acid, α-hydroxyisovaleric acid, methyl -3-hydroxybutyrate, methyl β-hydroxyisobutyrate, arabinose, lyxose, ribose, xylose, prolinol, alanine ethyl ester, norvaline, valine, methionine, penicillamine, methionine sulphoxide, 2-pentanol , 2,4-pentane diol, arabitol, c 2-methyl-l-butylamine, valinol, 1,2-diaminocyclohexane, α-methyl benzyl ami ne, l-amino-2-(methoxymethyl ) pyrrol i dine, lysine, arginine, 2-hexanol , 2-methyl-2,4-pentane diol, leucinol, 2-fluorophenyl alanine, 3-fluorophenyl alanine, 5-fluorotryptophan, 5-hydroxytryptophan, 2-benzyloxy-l,3,4-butane triol, isopropyl „ noradrenaline, l-(l-naphthyl )ethanol , l-(l-naphthyl)ethylamine, trans-2-phenyl-l-cyclohexanol , thyroxine, enthyl acetate, N-(3,5-dinitrobenzoyl)-α-phenyl-glycine, N-methyl ephedrine, 3,5-dinitro-N-(l-phenylethyl)-benzamide, and α,α-diphenyl prolinol.

The process according to the invention permits the separation of racemates of the most widely varying nature. The racemates may be compounds of the pharmacon group, as well as synthons, aromatics, and flavourings, or pesticides.

Although, according to the invention, a very wide variety of chiral, gel forming materials is eligible for use in separating an even wider variety of racemic mixtures, the use of certain combinations of chiral, gel forming materials and racemic mixtures to be separated is greatly preferred. Especially eligible are those chiral polymers which display a strong interaction with the racemic substances to be separated. Such strong interaction may be due to hydrogen bridging or Coulomb and/or Van der Waals forces, but may also be due to, e.g., the fact that one of the enantiomers to be separated is more readily incorporated into a cavity of the chiral, gel forming polymer. This situation not only occurs with polymers like the cellulose esters of the type disclosed in US-A-5066793, but is also applicable to molecularly imprinted polymers (MIPs). MIPs are prepared, according to Nicholls et al., Trends Biochem. Sci . 13 (1995), 47-51, by mixing a

monomer or monomer mixture judiciously selected to ensure chemical functionality complementary to that of the imprint species with the imprint molecule in the presence of a suitable cross-linking agent. The complementarily interacting functionalities form predictable solution structures, which, after polymerisation and extraction of the imprint species, always results in longer retention times for the imprinted enantiomer. This effect is reflected by the differing binding affinities of enantiomers at MIP recognition sites. Good results are obtained when as MIP use is made of a copolymer of methacrylic acid and ethylene glycol di ethacrylate prepared according to a method disclosed by 0. Ramstrόm et al., Tetrahedron: Asymmetry 5 (1994), 649-656.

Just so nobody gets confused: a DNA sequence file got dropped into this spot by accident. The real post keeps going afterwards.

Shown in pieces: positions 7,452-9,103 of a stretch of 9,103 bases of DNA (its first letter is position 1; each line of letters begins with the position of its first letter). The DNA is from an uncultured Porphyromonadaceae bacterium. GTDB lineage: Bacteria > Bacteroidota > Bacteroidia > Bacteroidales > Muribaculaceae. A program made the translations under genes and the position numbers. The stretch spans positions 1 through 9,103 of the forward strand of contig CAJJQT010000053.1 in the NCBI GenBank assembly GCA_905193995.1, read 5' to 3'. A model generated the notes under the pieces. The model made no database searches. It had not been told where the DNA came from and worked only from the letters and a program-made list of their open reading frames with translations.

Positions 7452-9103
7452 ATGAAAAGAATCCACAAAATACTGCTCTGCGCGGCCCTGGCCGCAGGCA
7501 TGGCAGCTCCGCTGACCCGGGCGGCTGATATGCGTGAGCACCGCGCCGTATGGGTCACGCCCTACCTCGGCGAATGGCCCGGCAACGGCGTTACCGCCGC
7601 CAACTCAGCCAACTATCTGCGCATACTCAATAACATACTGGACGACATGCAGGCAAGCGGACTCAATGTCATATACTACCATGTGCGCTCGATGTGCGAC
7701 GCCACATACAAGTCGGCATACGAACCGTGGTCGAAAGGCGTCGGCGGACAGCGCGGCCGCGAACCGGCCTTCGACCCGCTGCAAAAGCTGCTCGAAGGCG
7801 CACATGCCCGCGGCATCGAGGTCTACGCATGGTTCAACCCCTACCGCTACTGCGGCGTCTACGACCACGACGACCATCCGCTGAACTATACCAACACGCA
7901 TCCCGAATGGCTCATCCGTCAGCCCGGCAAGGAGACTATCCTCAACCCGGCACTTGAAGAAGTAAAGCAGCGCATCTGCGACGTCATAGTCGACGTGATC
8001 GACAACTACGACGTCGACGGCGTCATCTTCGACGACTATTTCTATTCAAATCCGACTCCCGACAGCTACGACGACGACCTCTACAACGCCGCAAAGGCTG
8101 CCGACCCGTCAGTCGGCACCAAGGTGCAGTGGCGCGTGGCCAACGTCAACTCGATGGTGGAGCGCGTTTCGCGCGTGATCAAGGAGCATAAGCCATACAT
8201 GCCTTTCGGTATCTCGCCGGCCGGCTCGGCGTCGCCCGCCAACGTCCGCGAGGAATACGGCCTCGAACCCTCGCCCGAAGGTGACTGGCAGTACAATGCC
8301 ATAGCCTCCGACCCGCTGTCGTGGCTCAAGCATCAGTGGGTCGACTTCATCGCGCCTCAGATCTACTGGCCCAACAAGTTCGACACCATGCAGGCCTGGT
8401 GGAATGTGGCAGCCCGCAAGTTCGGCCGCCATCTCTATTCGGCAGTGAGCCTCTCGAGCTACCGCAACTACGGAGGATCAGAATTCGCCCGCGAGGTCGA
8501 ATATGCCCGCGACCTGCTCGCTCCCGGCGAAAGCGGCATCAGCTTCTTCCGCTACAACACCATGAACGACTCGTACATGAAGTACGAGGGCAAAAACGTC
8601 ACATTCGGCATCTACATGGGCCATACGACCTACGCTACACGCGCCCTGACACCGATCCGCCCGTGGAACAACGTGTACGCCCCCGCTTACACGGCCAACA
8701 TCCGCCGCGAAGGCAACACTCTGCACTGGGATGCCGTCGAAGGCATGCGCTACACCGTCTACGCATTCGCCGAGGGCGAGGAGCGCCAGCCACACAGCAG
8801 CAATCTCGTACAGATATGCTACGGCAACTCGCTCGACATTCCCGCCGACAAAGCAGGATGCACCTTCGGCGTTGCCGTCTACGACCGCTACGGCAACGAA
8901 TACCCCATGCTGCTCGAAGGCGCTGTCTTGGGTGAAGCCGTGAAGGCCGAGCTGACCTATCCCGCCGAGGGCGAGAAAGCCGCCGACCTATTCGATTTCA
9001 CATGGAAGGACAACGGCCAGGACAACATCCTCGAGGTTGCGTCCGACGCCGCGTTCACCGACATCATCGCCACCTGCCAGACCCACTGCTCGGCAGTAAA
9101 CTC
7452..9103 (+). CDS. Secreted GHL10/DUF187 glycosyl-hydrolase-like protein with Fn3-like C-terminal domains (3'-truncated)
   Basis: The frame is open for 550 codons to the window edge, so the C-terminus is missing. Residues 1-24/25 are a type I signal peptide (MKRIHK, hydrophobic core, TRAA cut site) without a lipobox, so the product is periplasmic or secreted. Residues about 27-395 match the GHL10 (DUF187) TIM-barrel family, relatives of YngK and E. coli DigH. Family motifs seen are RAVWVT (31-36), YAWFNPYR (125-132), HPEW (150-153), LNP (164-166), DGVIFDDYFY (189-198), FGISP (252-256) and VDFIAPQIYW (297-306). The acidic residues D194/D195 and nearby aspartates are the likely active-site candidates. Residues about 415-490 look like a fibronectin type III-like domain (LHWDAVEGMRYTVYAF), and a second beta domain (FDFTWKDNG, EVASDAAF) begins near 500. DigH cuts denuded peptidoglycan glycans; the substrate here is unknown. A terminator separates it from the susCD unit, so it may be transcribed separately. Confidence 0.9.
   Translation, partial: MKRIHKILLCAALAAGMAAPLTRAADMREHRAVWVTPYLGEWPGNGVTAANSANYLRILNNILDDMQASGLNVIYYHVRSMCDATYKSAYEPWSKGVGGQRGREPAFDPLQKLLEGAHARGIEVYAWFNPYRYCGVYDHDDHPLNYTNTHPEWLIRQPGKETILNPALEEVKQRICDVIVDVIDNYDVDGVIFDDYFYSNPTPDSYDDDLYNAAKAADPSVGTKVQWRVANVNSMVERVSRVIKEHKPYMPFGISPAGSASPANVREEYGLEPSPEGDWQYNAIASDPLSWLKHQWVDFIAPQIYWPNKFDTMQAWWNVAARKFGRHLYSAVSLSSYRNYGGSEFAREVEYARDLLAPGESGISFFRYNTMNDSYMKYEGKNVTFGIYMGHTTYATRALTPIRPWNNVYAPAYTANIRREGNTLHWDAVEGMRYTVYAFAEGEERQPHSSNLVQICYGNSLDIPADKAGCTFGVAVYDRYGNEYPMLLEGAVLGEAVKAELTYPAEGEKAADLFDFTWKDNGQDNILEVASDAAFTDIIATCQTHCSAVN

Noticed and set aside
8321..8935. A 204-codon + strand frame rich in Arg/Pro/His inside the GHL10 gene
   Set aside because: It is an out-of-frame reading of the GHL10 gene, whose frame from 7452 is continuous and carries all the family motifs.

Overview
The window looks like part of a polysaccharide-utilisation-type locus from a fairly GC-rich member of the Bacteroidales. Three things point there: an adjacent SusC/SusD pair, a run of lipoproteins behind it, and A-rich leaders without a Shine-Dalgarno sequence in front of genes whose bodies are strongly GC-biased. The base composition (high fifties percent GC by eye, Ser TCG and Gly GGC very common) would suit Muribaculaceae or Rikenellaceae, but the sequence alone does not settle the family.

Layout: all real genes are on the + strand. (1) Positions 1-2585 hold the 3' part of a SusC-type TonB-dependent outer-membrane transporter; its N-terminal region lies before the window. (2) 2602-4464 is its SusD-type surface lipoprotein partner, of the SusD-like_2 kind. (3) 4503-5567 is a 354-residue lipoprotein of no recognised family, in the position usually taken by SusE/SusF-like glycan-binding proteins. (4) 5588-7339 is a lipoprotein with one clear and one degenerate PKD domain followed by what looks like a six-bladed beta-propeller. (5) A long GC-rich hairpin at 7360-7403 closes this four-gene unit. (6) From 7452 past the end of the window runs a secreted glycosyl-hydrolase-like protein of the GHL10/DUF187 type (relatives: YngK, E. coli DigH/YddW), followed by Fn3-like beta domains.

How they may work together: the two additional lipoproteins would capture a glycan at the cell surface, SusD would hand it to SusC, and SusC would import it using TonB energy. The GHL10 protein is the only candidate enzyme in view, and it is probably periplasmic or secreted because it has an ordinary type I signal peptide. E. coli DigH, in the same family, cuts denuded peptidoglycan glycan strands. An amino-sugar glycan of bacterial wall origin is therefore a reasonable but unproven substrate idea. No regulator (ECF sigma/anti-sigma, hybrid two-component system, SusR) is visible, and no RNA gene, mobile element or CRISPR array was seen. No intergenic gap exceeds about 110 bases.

Examples of finely parti cul ate cellulose esters of aromatic or aromatic-aliphatic carboxylic acids in the form of substantially spherical, partially crystalline particles having an average diameter of 1 to 200 μm and a specific surface area of 10 to 300 m 2 /g are disclosed in US-A-5066793. Specifically mentioned are cellulose tribenzoate, cellulose tri (paramethylbenzoate) , cellulose tri (m-methylbenzoate) , cellulose tricinnamate, o-methylbenzoyl cellulose, p-ethylbenzoyl cellulose, p-chlorobenzoyl cellulose, and m- chlorobenzoyl cellulose.

Another group of optically active adsorbents is disclosed in US-A-5347042. They are derived from sulphur-containing ami no acids which in combination with specific ester and amide radicals, in particular with sterically bulky and rigid ester or amide radicals, lead to optically active adsorbents. The cross-linked polymers are preferably in the form of small particles. The degree of swelling of the particles can be adjusted by customary methods through the nature and the amount of the cross-linking agents, e.g., 1,6-hexane diol diacrylate and 1,2-ethylene glycol diacrylate. The adsorbents are particularly suitable for the separation of amino acids,

hexahydrocarbazole derivatives, such as 3-r-(4-f1uorophenylsulphonamido)-9-